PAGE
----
Failed Credit Card Follow-up

You might also need to follow up on failed credit cards when the donor has given you their credit card details to run but the transaction failed for some reason (for example, we misread the card numbers or they have insufficient funds). Suggested wording for the follow up email is downloadable here.

Failed Credit Card Email Follow-up - Example Template


Phone Call Etiquette

  • Always identify yourself at the beginning of all calls.

  • Always answer a telephone by saying: “Hello/Good Morning, Organisation, Department, Your Name speaking.”

  • Do not answer by using words such as “yeah” or “yes.”

  • When making a call, always state your name along with the name of the person you are requesting for. For example: “Hello, my name is John Doe from XYZ organisation. May I please speak with Ms. Jane Smith?”

  • Be sensitive to the tone of your voice. Do not sound overly anxious, aggressive or pushy. It is important your tone conveys authority and confidence. Do not lean back in your chair when speaking on the telephone.

Tip: Sit up right in your chair or stand during the conversation

  • Think through exactly what you plan to say and discuss before you make a call.

Tip: Jot down the items you want to discuss and questions you want answered. In other words, anticipate and expect you will be placed into a voicemail system; plan your message to be as direct and specific as possible, asking the person to respond to specific alternatives or questions. Do not say, “Hello, it’s John, call me back.”At least state the subject about which you want the person to call you back about.

  • Do not allow interruptions to occur during conversations. Do not carry on side conversations with other people around you. The person on the telephone takes precedence over someone who happens to walk in your office or passes by while you are on the phone.

Tip: If you must interrupt the conversation, say to the person, “Please excuse me for a moment I’ll be right back.” And when you return, say, “Thank you for holding.”

  • Especially when leaving messages, speak clearly and slowly. Do not use broken phrases, slang or idioms. Always, always leave your return telephone number as part of your message, including the area code . . . and S-L-O-W-L-Y, including REPEATING your telephone number at the end of your message.

Tip: Practice leaving your number, by saying it aloud to yourself as slow as you have heard an informational operator say it.

  • If you are expecting an important call, inform the caller you will be in a meeting during certain times and state you will monitor your message indicator for when it illuminates you will excuse yourself to leave the meeting and return the call.

  • Always speak into the telephone receiver with an even and low tone of voice.

 Tip: Move the phone ear piece just slightly away from your ear and listen to yourself speaking. Discover whether you are speaking too loudly or too quietly for the other person to hear you.

  • Do not allow yourself to be distracted by other activities while speaking on the telephone, such as rustling papers, chewing and eating, working on the computer, or speaking with someone else.

Tip: Always treat every caller with the utmost courtesy and respect by giving him/her your undivided attention.

  • Speak clearly. A picture paints a thousand words but the caller on the other end of the phone can only hear you. They cannot see your face or body language. Therefore, taking the time to speak clearly, slowly and in a cheerful, professional voice is very important.

  • Use your normal tone of voice when answering a call. If you have a tendency to speak loud or shout, avoid doing so on the telephone.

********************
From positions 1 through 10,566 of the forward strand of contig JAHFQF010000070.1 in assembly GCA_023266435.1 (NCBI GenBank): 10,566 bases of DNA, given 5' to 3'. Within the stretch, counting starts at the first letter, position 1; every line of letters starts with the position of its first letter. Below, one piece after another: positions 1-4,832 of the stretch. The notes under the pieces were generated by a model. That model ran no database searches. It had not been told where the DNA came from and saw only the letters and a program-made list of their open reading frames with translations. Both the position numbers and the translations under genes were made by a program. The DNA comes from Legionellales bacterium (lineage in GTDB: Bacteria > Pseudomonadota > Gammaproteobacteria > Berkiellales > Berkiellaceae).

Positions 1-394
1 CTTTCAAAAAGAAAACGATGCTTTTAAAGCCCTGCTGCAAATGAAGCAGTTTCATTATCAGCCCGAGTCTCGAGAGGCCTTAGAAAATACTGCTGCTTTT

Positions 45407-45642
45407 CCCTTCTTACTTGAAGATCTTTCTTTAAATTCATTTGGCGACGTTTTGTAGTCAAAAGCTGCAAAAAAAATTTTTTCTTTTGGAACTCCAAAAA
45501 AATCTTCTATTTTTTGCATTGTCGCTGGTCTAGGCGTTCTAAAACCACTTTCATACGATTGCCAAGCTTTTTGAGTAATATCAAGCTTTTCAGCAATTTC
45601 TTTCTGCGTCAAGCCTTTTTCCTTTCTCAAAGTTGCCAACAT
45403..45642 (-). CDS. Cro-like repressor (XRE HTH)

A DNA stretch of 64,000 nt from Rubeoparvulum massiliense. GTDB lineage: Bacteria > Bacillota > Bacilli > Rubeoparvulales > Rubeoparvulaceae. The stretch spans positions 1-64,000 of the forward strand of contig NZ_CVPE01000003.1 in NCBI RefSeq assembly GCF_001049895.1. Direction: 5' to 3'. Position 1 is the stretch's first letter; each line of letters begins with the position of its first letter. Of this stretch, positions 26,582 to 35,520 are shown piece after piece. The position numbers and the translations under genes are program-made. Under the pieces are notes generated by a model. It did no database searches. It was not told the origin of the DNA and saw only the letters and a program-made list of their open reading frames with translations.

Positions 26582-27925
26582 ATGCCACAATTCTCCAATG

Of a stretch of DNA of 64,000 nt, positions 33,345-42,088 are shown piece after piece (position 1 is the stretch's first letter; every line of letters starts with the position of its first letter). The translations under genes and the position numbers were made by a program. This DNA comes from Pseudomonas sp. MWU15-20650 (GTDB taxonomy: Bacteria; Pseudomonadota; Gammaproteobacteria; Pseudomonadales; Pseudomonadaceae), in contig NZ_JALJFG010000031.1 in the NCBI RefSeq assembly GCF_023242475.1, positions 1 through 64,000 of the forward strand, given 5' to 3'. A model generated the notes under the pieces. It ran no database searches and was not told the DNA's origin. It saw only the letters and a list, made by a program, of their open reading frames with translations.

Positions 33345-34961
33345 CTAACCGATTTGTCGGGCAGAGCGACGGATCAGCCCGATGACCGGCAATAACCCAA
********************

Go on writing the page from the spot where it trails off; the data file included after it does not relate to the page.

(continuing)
• Do not eat or drink while you are on telephone duty. Only eat or drink during your coffee break or lunch break.

  • Do not use slang words or Poor Language. Respond clearly with “yes” or “no” when speaking. Never use swear words.

  • Address the Caller Properly by his or her title. (i.e. Good morning Mr. Brown, Good afternoon Ms. Sanders). Never address an unfamiliar caller by his or her first name.

  • Listen to the Caller and what they have to say. The ability to listen is a problem in general but it is very important to listen to what the caller has to say. It is always a good habit to repeat the information back to the client when you are taking a message. Verify that you have heard and transcribed the message accurately.

  • Be patient and helpful. If a caller is irate or upset, listen to what they have to say and then refer them to the appropriate resource. Never snap back or act rude to the caller.

  • Always ask if you can put the caller on hold. If you are responsible for answering multiple calls at once, always ask the caller politely if you may put them on hold. Remember that the caller could have already waited several minutes before getting connected to you and may not take lightly to being put on hold. Never leave the person on hold for more than a few seconds or they may become upset and hang up.

  • Always focus on the call. Try not to get distracted by people around you. If someone tries to interrupt you while you are on a call, politely remind them that you are on a customer call and that you will be with them as soon as you are finished.

  • Always identify yourself properly. When calling a client or customer, whether in person or when leaving a message, always identify yourself properly by providing your name, company name and contact telephone number. For example, "Good afternoon Mr. Brown, this is Ms. Brown from My telephone number is 0207 052 0200." Always be aware of confidential information when leaving messages. Also, be aware of people around you while talking on the phone. Be discreet! Someone next to you might overhear confidential information that could negatively affect your business.

  • Avoid leaving long winded messages. Remember, someone has to listen to your message, write it down and then act upon it. Your message may be just one of many messages that need to be handled. It is often a good habit to write down or type out your message in advance. Keep it brief and to the point.